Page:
Hepworth Wakefield, by David Chipperfield Architects
Chipperfield’s gallery, which opens this week, draws on the power and heritage of its mill-town setting
Huddled together at a crook in the River Calder, a cluster of concrete containers rises out of the churning waters at the bottom of a weir. Their canted planes and inclined rooftops collide in a dynamic, aggregated bulk. Polygonal cells of crystalline matter, the forms have a tough elemental geology, as if chiselled from the bedrock – Yorkshire’s answer to the Giant’s Causeway.
This mysterious shape-shifting mass is David Chipperfield’s latest building, the Hepworth Wakefield, a vast new vessel for the city’s collection of art – named after local daughter Barbara – and the country’s largest purpose-built gallery space outside London.
Positioned at the northern end of an island to the south of the city centre – a terrain hemmed by a bend in the river, a navigable cut and the messy confluence of two dual-carriageways – the gallery is the anchor building in what has recently been christened “Waterside Wakefield”. A long-neglected site of Victorian industry, home to the woollen mills on which the town made its fortune, the area was subject to a masterplan in 2003 as part of Yorkshire Forward’s Renaissance Towns programme, which aimed to transform it into a mixed-use urban quarter.
The plan, prepared by Faulkner Browns, is a sensitive proposal of restoration and addition, a carefully scaled sequence of courtyard spaces leading through the site, in keeping with the historic figure-ground of the industrial waterfront. The first phase, at the southern end of the site, includes new offices and apartments by the same architect and a warehouse refurbishment by BDP, completed in summer 2008. The middle phase is currently on hold, “waiting for the next upturn,” says John Ladley, service director for major projects at Wakefield Council.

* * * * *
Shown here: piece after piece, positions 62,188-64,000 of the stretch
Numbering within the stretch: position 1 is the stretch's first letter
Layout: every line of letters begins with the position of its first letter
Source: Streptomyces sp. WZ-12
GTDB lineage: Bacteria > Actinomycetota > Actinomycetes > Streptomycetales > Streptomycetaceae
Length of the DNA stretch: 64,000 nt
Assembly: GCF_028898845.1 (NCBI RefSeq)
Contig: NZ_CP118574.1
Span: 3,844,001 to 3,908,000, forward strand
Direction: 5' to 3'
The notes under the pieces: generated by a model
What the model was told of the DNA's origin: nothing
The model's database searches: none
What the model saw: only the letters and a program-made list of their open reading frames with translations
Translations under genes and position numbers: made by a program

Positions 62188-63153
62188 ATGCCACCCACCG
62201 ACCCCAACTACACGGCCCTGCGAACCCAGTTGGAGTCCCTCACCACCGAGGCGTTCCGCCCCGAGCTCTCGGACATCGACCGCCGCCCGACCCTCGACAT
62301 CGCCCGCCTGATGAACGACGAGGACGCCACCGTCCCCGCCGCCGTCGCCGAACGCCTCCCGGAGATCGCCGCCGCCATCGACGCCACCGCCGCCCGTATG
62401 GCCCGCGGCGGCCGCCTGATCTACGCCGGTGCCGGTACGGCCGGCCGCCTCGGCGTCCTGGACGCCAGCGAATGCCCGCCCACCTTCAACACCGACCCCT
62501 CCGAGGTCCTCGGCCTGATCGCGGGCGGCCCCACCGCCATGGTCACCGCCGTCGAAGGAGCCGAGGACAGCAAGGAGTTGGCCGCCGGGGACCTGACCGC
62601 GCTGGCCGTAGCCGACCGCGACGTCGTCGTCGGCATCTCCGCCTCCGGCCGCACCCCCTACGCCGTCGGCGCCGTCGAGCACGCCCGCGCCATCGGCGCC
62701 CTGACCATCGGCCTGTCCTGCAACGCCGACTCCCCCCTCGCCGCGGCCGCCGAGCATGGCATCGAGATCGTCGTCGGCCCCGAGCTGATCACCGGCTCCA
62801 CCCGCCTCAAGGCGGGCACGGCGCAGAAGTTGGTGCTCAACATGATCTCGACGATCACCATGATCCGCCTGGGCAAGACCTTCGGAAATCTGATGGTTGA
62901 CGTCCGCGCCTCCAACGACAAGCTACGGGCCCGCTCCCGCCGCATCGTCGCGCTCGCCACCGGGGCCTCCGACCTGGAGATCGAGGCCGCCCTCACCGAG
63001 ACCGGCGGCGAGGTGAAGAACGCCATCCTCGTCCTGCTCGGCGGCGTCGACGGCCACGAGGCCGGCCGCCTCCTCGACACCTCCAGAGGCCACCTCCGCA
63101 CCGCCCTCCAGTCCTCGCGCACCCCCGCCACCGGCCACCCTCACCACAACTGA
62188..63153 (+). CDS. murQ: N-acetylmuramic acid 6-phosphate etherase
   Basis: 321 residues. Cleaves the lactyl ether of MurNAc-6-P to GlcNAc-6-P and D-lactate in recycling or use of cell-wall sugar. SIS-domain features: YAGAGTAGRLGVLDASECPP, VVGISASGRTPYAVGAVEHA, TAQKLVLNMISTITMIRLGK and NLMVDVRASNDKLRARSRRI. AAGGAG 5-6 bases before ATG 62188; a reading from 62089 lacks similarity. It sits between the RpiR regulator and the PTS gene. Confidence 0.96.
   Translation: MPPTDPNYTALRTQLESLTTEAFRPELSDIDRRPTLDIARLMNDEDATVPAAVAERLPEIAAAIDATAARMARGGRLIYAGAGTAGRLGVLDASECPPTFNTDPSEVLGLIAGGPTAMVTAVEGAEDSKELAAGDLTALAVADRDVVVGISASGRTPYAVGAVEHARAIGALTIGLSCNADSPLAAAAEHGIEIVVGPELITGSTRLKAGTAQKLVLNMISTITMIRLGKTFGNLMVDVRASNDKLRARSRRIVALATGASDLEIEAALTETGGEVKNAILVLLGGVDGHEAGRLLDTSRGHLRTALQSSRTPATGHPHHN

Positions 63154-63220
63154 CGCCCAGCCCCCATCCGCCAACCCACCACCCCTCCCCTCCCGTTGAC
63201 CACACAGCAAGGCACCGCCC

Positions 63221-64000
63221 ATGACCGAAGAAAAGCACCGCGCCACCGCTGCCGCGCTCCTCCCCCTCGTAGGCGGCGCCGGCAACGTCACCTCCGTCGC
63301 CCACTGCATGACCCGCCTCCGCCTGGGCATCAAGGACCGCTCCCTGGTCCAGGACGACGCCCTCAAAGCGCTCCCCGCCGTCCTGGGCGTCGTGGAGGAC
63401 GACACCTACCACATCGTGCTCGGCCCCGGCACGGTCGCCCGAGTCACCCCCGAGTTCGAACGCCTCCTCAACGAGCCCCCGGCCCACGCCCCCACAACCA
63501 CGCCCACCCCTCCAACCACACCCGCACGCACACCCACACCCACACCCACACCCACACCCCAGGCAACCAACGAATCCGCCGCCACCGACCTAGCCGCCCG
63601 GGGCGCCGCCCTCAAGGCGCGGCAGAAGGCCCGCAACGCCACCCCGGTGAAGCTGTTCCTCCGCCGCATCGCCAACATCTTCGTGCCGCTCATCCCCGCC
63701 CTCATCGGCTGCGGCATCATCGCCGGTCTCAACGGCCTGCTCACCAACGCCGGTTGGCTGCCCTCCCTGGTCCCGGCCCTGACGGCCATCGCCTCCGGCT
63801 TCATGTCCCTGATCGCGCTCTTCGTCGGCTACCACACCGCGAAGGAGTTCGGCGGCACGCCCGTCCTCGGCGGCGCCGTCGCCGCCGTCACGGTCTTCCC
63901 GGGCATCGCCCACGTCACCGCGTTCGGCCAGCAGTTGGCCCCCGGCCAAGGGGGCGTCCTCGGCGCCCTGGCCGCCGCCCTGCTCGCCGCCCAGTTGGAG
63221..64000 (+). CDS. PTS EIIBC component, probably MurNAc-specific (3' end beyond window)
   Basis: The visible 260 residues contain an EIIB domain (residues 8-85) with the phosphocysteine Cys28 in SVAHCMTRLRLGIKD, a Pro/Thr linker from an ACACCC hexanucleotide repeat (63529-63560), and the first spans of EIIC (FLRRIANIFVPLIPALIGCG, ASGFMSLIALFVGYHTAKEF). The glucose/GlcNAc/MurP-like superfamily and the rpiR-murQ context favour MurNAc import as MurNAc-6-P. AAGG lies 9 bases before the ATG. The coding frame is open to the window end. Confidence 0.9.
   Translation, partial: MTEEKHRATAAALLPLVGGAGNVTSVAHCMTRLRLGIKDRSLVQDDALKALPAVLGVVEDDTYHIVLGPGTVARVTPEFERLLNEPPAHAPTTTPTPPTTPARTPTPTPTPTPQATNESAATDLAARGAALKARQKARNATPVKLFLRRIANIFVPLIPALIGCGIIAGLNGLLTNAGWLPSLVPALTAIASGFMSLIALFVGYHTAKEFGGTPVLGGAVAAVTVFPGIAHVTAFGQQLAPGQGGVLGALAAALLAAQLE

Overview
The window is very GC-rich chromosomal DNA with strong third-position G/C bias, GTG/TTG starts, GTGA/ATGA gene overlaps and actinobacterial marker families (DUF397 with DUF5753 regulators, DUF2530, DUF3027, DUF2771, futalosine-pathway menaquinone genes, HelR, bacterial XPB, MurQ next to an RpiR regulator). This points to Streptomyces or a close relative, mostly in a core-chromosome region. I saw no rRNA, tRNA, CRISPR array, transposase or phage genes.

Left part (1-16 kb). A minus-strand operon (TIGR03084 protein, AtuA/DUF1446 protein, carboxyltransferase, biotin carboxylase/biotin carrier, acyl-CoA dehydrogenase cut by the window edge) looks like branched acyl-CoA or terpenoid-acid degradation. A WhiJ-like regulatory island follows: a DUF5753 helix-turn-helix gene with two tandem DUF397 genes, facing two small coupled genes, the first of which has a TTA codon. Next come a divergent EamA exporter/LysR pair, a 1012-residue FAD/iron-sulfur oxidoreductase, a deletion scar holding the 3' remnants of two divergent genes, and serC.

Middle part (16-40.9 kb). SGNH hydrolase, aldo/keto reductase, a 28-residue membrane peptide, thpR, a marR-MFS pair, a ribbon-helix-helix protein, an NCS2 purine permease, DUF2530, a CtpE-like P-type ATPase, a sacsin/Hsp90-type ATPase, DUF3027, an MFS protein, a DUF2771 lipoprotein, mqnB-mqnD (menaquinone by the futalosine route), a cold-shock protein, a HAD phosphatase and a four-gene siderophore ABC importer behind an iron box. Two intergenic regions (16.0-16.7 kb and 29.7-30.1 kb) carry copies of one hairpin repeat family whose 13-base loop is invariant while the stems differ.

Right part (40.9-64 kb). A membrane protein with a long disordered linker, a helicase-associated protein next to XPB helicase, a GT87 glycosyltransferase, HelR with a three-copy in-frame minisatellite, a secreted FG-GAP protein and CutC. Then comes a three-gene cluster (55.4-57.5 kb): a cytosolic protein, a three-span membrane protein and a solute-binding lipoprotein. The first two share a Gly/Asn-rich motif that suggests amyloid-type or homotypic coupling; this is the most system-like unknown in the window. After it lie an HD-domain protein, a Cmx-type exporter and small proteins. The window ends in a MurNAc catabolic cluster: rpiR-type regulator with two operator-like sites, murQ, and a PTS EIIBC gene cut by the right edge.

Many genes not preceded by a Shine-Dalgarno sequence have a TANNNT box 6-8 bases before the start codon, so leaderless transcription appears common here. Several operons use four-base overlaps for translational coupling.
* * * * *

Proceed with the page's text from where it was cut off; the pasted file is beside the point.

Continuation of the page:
This section comprises the grade II listed Rutland Mills, a handsome complex of industrial buildings from the 1870s, complete with polychromatic brick details. It was bought by the council in 2005 with the help of £4 million from Yorkshire Forward, but remains boarded up, its ground floors hopefully awaiting some temporary uses next year. Formerly used by rock band the Cribs as a rehearsal and performance space, it is an atmospheric setting for the artists who it is hoped will come to colonise soon enough. “Our three core values for the regeneration of the area are heritage, culture and creativity,” explains Ladley.
The former is here in abundance, while hope for the other two is vested firmly in the £35 million Hepworth. Standing at the quarter’s northern extremity, set back from the mills by a wide swathe of grass – a vacant development plot awaiting the arrival, one day, of three mixed-use blocks – Chipperfield’s 5,000sq m building terminates the sequence through the site with the bold force of an edifice confident in its setting. “We were trying to create something that had a certain authority,” says the architect, “that would plant itself as if it couldn’t be anywhere else than here.”